British Virgin Islands
Hurricane Irma wreaked havoc on the BVI in 2017, leaving devastating damage in its path that took years to recover. Finally, the British Virgin Islands have rebuilt and reopened with enough infrastructure available that tourists can return and expect most of their favorites to be open.
Choosing which island to stay on can feel overwhelming, but there’s no bad choice. Pick one and stop stressing: You can visit others via day trip thanks to ferries and charter boats. If you truly can’t decide, you can always book a catamaran to sleep on instead of a resort so that your “hotel” room moves with you.
After numerous delays, this is finally the year the Grand Egyptian Museum is scheduled to open. The new museum will sit just outside the infamous Pyramids of Giza and, unlike the former Egyptian Museum downtown, it will be a gorgeous, modern look at Egypt’s past.
With brand new exhibits and never-seen-before artifacts from recent discoveries in Saqqara and Luxor, this museum will be worth the trip even if you’ve previously visited Egypt. Like all world-class museums, expect to spend a full day (or more) taking in all the exhibits.
Canadian High Arctic
Antarctica tends to get all the attention, but you’ll enjoy many of the same facets if you head to the other pole: an exclusive expedition to untouched nature, breathtaking scenery and astounding wildlife. The Canadian High Arctic also provides a glimpse into Inuit culture and history.
Opting for the Arctic can also be much more accessible. Group packages often meet in Toronto instead of Patagonia so flying is easy. On cruises, seasickness is less of a factor and itineraries start at only a week for travelers pressed for time. Prices are lower, too, despite offering an unforgettable experience.
If you’re looking for a European getaway but aren’t quite ready to assimilate into city life yet, the Canary Islands can be your perfect solution. Vacation rentals here are common (and affordable) so you have a little extra space when you want privacy. Many have beach access, or even private pools so you can take advantage of the climate.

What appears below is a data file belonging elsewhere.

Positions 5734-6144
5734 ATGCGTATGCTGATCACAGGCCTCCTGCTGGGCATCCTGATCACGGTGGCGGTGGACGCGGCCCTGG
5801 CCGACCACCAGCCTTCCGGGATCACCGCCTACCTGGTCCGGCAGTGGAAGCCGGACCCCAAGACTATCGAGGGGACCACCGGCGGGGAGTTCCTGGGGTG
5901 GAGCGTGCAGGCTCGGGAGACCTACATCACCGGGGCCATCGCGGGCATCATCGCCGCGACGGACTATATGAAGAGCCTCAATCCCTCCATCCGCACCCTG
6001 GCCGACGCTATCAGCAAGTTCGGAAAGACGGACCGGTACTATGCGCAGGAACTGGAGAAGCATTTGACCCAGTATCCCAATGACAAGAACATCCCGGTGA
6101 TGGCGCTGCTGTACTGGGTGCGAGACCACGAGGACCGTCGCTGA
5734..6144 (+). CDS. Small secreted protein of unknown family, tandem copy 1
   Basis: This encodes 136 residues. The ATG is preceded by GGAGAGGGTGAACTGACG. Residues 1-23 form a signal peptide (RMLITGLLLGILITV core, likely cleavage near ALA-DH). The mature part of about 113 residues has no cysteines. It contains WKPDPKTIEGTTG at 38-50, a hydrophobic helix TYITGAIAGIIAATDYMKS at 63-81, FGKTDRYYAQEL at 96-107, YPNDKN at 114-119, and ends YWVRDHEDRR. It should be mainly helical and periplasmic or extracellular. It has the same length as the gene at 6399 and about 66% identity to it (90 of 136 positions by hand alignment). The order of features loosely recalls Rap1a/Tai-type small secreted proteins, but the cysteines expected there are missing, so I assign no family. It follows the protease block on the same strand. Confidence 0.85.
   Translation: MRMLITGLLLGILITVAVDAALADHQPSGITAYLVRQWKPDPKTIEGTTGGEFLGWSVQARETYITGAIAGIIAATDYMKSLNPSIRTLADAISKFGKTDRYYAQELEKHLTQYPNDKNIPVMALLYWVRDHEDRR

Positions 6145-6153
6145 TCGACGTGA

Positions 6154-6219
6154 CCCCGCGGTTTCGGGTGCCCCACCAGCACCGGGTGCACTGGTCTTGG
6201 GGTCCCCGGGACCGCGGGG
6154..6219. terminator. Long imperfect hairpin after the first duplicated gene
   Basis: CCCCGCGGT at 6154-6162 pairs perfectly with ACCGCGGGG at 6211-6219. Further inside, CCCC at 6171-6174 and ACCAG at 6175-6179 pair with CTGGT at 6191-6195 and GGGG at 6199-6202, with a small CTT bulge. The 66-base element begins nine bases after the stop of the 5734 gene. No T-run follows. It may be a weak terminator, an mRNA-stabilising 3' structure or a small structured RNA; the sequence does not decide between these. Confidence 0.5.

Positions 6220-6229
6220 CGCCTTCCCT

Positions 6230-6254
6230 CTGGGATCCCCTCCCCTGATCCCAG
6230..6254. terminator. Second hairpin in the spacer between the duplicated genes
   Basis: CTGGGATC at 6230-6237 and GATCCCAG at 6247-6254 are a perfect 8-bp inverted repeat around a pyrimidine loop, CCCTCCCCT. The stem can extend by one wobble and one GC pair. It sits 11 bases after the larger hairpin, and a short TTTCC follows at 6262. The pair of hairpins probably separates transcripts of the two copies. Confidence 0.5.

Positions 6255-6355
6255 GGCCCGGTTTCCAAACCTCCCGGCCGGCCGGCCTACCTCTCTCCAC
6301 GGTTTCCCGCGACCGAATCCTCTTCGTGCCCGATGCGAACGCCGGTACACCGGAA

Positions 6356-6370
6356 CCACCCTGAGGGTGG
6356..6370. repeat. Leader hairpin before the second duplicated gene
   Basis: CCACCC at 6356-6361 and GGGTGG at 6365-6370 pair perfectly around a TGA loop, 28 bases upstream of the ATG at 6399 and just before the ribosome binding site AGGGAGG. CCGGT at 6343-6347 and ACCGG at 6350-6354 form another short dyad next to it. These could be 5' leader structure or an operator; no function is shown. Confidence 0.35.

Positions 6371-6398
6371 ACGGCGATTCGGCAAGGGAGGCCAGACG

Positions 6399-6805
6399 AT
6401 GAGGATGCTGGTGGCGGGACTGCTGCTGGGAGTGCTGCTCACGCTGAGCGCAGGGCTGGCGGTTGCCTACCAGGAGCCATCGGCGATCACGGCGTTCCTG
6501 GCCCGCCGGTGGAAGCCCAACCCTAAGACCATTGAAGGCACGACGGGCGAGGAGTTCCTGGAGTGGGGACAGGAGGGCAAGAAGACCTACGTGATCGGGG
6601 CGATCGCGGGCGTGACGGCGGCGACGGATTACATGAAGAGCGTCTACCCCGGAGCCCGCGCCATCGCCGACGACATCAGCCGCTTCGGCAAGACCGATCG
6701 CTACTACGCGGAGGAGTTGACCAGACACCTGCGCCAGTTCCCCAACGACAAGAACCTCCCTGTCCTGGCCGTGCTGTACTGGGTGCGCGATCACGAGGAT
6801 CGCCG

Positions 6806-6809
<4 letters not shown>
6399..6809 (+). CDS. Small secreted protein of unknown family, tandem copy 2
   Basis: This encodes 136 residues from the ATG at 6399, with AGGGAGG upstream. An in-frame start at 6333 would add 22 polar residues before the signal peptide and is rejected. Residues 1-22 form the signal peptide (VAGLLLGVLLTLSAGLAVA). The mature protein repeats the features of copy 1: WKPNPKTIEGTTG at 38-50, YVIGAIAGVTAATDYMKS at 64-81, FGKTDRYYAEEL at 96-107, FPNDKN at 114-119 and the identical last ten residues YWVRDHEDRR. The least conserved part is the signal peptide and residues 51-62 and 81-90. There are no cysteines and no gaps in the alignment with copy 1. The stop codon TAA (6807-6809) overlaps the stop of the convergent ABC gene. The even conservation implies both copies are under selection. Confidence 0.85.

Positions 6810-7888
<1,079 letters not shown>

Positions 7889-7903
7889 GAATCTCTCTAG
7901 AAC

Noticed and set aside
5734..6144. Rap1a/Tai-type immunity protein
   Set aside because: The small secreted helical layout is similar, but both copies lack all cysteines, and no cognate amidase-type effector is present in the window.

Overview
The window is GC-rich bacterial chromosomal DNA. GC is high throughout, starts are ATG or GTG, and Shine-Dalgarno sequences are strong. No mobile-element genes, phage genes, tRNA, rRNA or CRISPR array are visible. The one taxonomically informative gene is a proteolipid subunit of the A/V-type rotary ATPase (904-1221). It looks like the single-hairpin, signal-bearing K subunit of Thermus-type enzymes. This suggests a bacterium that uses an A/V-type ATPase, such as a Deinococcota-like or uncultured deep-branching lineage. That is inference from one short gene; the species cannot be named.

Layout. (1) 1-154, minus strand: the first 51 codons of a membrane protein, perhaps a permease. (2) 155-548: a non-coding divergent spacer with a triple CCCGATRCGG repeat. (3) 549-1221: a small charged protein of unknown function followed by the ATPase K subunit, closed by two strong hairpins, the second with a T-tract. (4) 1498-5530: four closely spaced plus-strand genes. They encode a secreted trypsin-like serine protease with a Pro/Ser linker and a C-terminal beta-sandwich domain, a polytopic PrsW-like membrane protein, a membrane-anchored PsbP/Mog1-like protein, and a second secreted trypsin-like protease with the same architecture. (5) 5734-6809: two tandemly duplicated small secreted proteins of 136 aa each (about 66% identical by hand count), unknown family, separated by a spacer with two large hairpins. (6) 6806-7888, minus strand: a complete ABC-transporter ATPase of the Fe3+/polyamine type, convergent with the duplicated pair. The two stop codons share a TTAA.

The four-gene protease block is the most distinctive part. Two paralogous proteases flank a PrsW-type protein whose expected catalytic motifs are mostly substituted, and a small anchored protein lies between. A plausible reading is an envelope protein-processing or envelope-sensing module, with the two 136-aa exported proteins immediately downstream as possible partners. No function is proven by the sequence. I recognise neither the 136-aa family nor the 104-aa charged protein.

Tenerife is the largest of the Canaries, making it the obvious choice if you intend to stay awhile. The landscape varies from coastline to volcano to forest, so you’ll never be bored, and there’s everything from party cities to small villages to explore. Pro tip: even if your rental has a kitchen, allow plenty of flexibility to stop in bodegas and tapas bars, too. The Canaries have a cuisine of their own separate from Spain, of which it is a province. Be prepared to savor octopus in every possible permutation imaginable.
Few places manage to blend nature and history in equal proportions but Cappadocia excels. Best known for its moon-like scenery with rock formations referred to as “fairy chimneys”, this part of central Turkey is also home to underground cities that were built for protection during the Arab-Byzantine Wars.
Day tours introduce you to the fascinating history and allow you to explore churches built directly into rocks, some with well-preserved frescoes inside. Hikes of all lengths and difficulties are available for more active travelers while cave hotels, hot air balloon rides and hammams round out your visit.
Colchagua Valley, Chile
One of the four wine regions near the capital city of Santiago, Colchagua Valley is one of the most loved. The terroir is exceptional which is why there are so many award-winning reds, with classic favorites like cabernet sauvignon and merlot as well as carménère, Chile’s flagship varietal.